Huawei unit cuts more than 600 jobs following US sanctions

Huawei remains barred from developing 5G networks in the US, and the Trump administration is trying to convince its allies to do the same. (File/AFP)
Updated 23 July 2019

Huawei unit cuts more than 600 jobs following US sanctions

  • The layoffs will come at the Chinese company’s US-based research and development arm, Futurewei Technologies, in Texas
  • Futurewei employs more than 750 people

SHANGHAI: Chinese telecom giant Huawei said on Tuesday that more than 600 jobs would be lost at a US unit as a result of “curtailment of business operations” caused by Washington’s sanctions on the firm and 68 of its subsidiaries.
The layoffs will come at the Chinese company’s US-based research and development arm, Futurewei Technologies, which is incorporated in Texas, an email statement from Huawei said.
Futurewei employs more than 750 people, according to Bloomberg’s corporate information database.
“Decisions like this are never easy to make. Eligible employees will be offered severance packages, including both pay and benefits,” the statement said.
The Trump administration has put Huawei on its so-called Entity List, which means US companies need a license to supply it with US technology.
Huawei — a leader in next-generation 5G wireless technology — remains barred from developing 5G networks in the United States, and the Trump administration is trying to convince its allies to do the same.
Washington accuses Huawei of working directly with the Chinese government, a claim the company denies.
After Donald Trump met China’s Xi Jinping on the sidelines of the G20 summit in Osaka last month, the US president said he would ease the punitive measures on Huawei as long as equipment sold to it did not pose any risk to national security.
The Washington Post reported this week that Huawei secretly helped North Korea build and maintain the country’s commercial wireless network.
The Post, citing internal documents it obtained and people familiar with the arrangement, said Huawei has partnered with a Chinese state-owned firm Panda International Information Technology on projects in North Korea over at least eight years.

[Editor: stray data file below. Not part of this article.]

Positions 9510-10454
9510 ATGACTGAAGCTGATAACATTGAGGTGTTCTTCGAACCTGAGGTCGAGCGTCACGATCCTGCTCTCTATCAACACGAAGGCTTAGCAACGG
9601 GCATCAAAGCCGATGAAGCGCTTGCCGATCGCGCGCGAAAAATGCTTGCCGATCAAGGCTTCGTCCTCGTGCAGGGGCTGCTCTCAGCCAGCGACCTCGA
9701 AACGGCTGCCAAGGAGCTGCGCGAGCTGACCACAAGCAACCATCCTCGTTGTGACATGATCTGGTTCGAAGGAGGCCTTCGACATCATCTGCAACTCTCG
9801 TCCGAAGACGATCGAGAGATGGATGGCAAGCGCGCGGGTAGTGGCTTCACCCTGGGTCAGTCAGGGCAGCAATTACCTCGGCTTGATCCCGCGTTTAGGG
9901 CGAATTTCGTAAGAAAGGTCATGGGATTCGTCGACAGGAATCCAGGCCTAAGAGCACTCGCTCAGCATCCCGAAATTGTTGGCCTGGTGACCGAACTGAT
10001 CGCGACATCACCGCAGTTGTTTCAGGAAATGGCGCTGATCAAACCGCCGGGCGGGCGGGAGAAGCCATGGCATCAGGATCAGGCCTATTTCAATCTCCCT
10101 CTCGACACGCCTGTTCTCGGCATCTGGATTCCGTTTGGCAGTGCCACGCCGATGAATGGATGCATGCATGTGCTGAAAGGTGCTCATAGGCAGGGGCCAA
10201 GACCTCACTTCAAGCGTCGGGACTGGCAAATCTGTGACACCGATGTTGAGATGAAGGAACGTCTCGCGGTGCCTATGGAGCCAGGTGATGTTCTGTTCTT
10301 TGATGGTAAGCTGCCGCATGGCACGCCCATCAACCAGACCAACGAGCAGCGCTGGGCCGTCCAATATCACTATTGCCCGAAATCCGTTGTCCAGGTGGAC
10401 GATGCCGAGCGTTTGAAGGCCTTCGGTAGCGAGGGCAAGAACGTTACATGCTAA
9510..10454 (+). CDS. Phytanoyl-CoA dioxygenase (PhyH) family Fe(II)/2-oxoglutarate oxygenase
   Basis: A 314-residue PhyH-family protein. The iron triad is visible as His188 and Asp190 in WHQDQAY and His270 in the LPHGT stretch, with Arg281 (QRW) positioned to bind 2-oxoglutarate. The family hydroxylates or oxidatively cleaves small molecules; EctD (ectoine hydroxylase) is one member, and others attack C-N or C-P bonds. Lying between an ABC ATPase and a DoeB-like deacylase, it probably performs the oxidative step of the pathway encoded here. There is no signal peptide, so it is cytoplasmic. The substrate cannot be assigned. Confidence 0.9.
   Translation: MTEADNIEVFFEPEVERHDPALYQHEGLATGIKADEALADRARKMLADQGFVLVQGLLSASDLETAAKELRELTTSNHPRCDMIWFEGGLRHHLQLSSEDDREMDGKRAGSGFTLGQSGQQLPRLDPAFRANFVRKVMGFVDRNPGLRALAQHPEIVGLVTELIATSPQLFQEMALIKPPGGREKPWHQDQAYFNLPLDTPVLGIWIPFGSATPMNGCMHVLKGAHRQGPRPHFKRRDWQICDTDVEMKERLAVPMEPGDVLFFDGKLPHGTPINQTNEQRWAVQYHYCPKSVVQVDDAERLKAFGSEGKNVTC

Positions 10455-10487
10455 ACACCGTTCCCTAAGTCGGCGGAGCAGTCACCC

By doing so Huawei, which has used US technology in its components, may have violated US controls on exports to the isolated regime in Pyongyang.


China's aviation regulator raised concerns with Boeing on 737 MAX design changes

Updated 12 December 2019

China's aviation regulator raised concerns with Boeing on 737 MAX design changes

  • China is reviewing the airworthiness of the plane
  • China was first country to ground plane in March

BEIJING: China’s aviation regulator raised “important concerns” with Boeing Co. on the reliability and security of design changes to the grounded 737 MAX, it said on Thursday, but declined to comment on when the plane might fly again in China.
China is reviewing the airworthiness of the plane based on proposed changes to software and flight control systems according to a bilateral agreement with the United States, Civil Aviation Administration of China (CAAC) spokesman Liu Luxu told reporters at a monthly briefing.
He reiterated that for the plane to resume flights in China, it needed to be re-certified, pilots needed comprehensive and effective training to restore confidence in the model and the causes of two crashes that killed 346 people needed to be investigated with effective measures put in place to prevent another one.
China was the first country to ground the 737 MAX after the second crash in Ethiopia in March and had set up a task force to review design changes to the aircraft that Boeing had submitted.
The US Federal Aviation Administration (FAA) will not allow the 737 MAX to resume flying before the end of 2019, its chief, Steve Dickson, said on Wednesday.
Once the FAA approves the reintroduction into service, the 737 MAX can operate in the United States, but individual regulators could keep the planes grounded in other countries until they complete their own reviews.
“Due to the trade war, the jury is still out on when China would reintroduce the aircraft,” said Rob Morris, Global Head of Consultancy at Ascend by Cirium.
Chinese airlines had 97 737 MAX jets in operation before the global grounding, the most of any country, according to Cirium Fleets Analyzer.